Skip to main content

Balancing employer patients and individual patients

doctor and patient

As healthcare costs continue to rise for employers, a growing number are investigating the possibilities of the direct primary care (DPC) model for their employees. As a direct primary care doctor you may be expanding your practice to include these employer patients, as a strategic move to grow your practice. The question of balancing employer patients and individual patients comes down to the needs, goals, and capabilities of your particular practice.

When considering how to balance your patient load, think about these questions:

  • What are your goals for your practice? Do you want to expand with additional locations or by adding providers within your independent practice?
  • Do you want to remain loyal to individual patients? Did you convert from a traditional practice to a DPC model and, if so, did you bring along loyal patients who are counting on you for continuing relationship-based healthcare?
  • How large a patient panel can your practice handle while still providing quality care? What is your ideal patient load?

An informal poll of direct primary care doctors in 2019 found that:

  • In response to a question about how many additional patients the practice needed to reach maximum capacity, more than 74% responded that they need more than 200-500+ patients to have a full patient panel.
  • In response to the question, “how many is too many patients,” 77% of polling respondents indicated that between 700-1,1100 is too many patients for one DPC physician patient panel. 

According to a 2018 Direct Primary Care (DPC) Study, 57% of DPC practices participate in employer-based contracts. Among those not currently participating in employer-based contracts:

  • 25% are currently in negotiation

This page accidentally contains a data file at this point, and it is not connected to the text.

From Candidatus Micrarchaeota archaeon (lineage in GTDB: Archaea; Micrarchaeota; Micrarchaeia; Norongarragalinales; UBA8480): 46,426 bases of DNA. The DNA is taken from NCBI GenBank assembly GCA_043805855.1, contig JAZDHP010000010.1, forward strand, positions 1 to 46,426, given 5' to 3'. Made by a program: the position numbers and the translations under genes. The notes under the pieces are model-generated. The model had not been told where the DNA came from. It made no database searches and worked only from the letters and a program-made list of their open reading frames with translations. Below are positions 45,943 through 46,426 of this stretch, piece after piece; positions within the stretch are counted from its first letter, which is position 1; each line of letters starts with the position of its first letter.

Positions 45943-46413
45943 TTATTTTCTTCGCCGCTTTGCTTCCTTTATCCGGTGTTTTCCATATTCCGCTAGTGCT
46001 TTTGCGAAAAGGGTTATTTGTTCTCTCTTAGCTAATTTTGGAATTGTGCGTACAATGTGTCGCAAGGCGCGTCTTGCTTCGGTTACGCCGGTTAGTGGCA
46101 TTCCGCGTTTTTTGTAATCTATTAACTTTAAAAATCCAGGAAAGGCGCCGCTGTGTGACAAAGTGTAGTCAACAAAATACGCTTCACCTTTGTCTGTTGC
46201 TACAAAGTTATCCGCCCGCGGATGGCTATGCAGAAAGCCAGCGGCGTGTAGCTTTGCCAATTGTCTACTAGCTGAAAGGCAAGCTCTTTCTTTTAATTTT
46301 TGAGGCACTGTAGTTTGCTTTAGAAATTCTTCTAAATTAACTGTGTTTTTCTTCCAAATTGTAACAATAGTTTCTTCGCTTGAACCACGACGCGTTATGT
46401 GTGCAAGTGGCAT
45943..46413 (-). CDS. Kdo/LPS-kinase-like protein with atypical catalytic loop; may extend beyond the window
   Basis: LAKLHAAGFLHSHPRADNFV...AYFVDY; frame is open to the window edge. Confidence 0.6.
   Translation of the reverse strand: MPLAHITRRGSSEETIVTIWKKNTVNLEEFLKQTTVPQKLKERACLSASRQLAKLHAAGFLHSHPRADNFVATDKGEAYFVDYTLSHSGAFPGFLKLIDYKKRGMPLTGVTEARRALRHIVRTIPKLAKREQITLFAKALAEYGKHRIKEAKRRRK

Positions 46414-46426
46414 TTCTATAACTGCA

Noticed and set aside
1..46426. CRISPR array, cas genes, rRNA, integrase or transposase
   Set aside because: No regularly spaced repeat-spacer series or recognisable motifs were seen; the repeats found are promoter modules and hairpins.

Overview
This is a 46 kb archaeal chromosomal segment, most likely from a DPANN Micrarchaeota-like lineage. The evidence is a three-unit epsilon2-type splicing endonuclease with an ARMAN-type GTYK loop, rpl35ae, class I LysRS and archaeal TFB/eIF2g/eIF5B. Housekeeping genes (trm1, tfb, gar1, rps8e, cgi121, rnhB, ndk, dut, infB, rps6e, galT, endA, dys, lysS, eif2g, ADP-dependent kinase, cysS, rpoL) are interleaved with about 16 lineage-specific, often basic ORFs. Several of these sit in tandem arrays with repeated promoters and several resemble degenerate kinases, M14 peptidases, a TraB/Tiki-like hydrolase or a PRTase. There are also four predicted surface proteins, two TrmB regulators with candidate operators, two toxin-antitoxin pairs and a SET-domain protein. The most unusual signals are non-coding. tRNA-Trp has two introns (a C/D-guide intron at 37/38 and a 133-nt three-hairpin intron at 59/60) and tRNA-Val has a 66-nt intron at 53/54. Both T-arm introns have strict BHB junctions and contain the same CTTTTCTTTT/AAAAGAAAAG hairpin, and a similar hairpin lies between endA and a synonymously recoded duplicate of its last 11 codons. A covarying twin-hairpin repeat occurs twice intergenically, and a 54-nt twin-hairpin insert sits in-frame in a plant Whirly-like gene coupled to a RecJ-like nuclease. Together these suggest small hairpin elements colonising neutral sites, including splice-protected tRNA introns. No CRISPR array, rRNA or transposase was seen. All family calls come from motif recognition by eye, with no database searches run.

• 29% are looking to pursue contracts in the next 1-3 years.

As a direct primary care doctor, you can benefit from a captured patient panel by partnering with employer groups so that your practice is virtually guaranteed a certain amount of patient membership. It is possible to maintain the sanctity of the DPC model while also enjoying that solid, predictable income that comes from employer patients.

You can also provide more benefit to those patients by becoming their advocate for quality healthcare within their population. When you provide more personalized care, tracking each patient’s medical progress and spending more time with each patient on preventive care, your DPC practice can benefit the employee, the employer, your practice, and the community as a whole.

On the employer side, they are starting to embrace direct primary care as a viable alternative to traditional insurance plans. Employers are attracted to the idea of an independent physician who is compensated in a way that delivers quality care and lowers costs.

The DPC model is also cost-effective for employer patients. It can complement an existing group health insurance plan, and employers bypass insurance companies to pay for care directly. In addition to managing potential catastrophic claims in the future, employers can achieve up to a 20% reduction in total healthcare costs.

Balancing employer patients and individual patients is primarily a matter of determining what your practice can handle, what it needs to grow, and how you can maintain the benefits of the DPC model for yourself and for your patients. Keep in mind those benefits include:

  • More time with patients
  • Less paperwork
  • More professional satisfaction
  • Less interaction with payers
  • Better work-life balance
  • Fewer patients
  • Lower overhead costs, less staff.

Elation’s electronic health record (EHR) solution supports the entire patient care cycle for your DPC practice. Contact us to learn more.